• Insulate them from the cold ground by laying them on their back on a blanket or other warm surface. Exposure to the cold ground can increase and even cause hypothermia. In a survival situation, consider cutting cattails, ferns, evergreen boughs or grasses and making a large pile of them to insulate the person with hypothermia from the ground. Since these materials will compress significantly under the weight of a person, make the pile of material at least 12 inches thick.

  • Share body heat. Remove your clothing and provide skin-on-skin contact while wrapped in blankets or other warm, insulating materials. In a survival situation it can help to have a fire going before you do this, but remember not to put the person too near to the fire as it can cause cardiac arrest. Fire starting in a survival situation can be a challenge. Check out our primitive fire making articles here: Wilderness Survival Tips.

  • Remember that you will not be any help if you also get hypothermia! Keep the causes of hypothermia in mind and keep yourself warm too. If in a survival situation, do whatever it takes to stay warm.

  • If the person is able to swallow and is alert, provide them with some warm, non-caffeinated and non-alcoholic drink. Caffeine can affect the heart rate, and alcohol can also increase the rate of heat loss by dilating the blood vessels near the skin surface.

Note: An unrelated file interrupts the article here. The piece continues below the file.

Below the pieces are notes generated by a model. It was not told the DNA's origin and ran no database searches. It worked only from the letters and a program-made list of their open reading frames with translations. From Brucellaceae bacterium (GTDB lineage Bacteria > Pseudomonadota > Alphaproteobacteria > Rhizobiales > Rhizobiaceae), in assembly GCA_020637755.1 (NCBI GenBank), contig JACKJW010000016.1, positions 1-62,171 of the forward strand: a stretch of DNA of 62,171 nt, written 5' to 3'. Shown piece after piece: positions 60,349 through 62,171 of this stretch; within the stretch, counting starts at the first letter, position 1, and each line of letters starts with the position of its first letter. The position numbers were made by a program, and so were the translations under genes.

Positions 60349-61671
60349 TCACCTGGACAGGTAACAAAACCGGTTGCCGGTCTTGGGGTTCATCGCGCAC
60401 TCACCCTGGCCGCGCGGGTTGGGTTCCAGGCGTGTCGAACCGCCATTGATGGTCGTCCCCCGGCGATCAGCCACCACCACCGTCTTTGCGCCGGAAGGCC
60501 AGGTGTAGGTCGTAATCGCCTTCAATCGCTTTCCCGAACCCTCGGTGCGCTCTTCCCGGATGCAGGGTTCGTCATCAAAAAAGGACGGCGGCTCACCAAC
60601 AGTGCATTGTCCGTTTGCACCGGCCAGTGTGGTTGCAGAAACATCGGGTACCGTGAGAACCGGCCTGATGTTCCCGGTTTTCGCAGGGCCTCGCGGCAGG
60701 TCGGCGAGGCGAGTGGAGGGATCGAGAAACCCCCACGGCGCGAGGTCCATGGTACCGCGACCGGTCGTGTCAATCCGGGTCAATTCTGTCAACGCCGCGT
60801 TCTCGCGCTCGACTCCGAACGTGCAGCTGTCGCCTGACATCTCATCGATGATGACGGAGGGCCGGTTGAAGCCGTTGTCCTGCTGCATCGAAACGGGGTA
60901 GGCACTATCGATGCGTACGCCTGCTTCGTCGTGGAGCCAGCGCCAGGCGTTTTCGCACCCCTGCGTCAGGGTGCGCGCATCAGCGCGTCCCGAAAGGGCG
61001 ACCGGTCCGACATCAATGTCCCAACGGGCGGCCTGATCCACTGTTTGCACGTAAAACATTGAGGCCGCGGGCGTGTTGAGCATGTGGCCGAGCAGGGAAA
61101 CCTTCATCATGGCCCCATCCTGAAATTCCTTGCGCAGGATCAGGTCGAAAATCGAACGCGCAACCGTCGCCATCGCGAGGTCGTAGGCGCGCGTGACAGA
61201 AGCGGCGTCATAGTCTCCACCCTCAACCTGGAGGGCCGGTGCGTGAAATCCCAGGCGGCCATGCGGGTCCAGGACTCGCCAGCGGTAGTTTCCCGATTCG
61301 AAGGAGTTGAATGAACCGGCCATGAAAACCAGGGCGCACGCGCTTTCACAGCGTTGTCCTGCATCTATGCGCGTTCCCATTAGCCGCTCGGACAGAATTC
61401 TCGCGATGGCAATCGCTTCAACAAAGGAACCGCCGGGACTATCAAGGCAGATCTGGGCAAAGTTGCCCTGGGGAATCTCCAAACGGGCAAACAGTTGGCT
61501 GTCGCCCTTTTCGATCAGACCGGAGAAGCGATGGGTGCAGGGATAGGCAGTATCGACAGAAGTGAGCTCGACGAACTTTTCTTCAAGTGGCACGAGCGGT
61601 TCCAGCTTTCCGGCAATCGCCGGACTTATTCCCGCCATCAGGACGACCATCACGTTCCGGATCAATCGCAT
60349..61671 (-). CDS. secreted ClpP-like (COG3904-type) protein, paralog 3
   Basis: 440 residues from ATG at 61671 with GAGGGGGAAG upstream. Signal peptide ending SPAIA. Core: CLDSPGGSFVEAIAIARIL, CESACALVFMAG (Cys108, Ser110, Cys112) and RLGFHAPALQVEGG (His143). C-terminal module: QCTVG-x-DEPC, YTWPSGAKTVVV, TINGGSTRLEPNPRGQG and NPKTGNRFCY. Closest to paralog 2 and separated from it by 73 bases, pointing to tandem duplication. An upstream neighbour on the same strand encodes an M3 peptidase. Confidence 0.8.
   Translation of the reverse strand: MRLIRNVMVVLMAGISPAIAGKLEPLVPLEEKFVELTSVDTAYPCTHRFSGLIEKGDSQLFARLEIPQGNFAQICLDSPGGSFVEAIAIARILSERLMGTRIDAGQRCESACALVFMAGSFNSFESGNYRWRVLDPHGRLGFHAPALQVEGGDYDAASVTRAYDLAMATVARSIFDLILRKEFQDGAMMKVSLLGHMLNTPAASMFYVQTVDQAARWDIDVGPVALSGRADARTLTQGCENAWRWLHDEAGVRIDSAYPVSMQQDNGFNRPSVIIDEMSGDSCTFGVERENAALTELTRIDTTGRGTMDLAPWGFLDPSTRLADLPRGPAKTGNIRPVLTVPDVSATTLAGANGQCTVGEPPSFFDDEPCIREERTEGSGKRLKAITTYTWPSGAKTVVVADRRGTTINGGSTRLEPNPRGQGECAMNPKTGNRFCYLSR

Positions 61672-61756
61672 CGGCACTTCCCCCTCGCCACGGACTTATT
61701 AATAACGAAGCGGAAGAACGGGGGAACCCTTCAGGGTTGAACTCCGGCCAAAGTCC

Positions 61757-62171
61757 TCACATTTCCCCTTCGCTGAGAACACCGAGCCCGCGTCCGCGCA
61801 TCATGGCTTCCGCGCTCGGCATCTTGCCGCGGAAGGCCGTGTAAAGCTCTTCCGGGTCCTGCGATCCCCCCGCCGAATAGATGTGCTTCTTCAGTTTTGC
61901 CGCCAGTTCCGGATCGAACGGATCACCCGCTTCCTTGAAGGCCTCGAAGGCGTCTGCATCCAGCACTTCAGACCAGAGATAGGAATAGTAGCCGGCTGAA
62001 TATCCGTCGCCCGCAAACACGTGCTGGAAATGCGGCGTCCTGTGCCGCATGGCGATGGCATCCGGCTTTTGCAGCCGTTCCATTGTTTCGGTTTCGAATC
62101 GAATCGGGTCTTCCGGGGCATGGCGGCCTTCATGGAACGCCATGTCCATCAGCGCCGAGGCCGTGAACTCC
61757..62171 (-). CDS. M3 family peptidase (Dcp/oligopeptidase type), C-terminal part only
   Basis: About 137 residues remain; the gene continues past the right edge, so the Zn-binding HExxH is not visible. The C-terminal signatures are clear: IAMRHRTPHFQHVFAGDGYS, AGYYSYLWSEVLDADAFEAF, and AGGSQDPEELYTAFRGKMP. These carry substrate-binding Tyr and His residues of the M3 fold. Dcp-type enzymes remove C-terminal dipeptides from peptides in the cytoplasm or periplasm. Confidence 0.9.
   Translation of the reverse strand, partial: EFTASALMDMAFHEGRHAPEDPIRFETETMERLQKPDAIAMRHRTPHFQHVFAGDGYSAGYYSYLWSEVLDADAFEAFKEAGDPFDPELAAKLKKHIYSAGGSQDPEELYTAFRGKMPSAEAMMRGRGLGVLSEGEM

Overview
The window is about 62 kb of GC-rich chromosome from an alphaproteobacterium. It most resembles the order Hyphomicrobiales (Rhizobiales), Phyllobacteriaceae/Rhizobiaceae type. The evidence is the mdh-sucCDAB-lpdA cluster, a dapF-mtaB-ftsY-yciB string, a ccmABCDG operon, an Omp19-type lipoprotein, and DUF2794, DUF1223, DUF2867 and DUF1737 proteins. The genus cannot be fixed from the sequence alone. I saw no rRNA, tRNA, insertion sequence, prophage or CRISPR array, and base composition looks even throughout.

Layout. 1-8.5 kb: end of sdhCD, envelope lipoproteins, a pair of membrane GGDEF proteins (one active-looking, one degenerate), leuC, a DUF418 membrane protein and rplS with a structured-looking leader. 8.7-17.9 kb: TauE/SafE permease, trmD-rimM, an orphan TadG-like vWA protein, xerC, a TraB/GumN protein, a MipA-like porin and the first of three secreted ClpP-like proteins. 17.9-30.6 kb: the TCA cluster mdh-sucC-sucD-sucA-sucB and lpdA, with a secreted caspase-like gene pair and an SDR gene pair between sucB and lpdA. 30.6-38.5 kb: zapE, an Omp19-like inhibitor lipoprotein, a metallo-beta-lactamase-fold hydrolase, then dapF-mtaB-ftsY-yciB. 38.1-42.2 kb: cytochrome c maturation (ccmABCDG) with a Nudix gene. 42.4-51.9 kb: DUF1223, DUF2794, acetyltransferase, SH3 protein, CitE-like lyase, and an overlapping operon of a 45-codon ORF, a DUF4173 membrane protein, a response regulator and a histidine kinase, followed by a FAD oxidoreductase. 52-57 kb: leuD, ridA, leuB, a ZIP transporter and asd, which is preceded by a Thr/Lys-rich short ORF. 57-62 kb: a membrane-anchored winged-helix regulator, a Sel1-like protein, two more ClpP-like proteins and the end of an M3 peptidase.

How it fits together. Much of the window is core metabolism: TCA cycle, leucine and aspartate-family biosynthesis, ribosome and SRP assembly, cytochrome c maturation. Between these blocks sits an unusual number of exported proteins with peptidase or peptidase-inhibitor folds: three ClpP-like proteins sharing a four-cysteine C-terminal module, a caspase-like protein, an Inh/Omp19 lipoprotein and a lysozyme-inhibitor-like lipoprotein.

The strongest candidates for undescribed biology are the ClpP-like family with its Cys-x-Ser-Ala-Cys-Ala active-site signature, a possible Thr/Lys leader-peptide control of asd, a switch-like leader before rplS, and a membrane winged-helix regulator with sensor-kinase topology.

• You may also apply a warm, dry compress to the chest, groin or neck. Do not apply it on the arms or legs as this may cause cardiac arrest. Don't use hot water, a hot water bottle or heat lamp as extreme heat can also cause cardiac arrest.

Hypothermia is a potential hazard to your well-being when exploring the outdoors. But with an understanding of its symptoms and causes of hypothermia you can avoid having to experience it or treat it. The best treatment for hypothermia is through prevention. Remember to bundle up out there, stay dry and have fun!

A greater understanding of primitive survival skills such as shelter building and fire making can be a priceless asset to have when in the outdoors. 

By the way, if you enjoyed this article then you'll love our survival mini guide. You'll discover six key strategies to staying alive in the outdoors plus often-overlooked survival tips. We're currently giving away free copies here.

Additional Resources:

Hypothermia - Mayo Clinic

Related Courses:

Wilderness Courses

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Filip Tkaczyk

About the Author: Filip Tkaczyk is a periodic guest teacher at Alderleaf. He also wrote the field guide Tracks & Sign of Reptiles & Amphibians. Learn more about Filip Tkaczyk.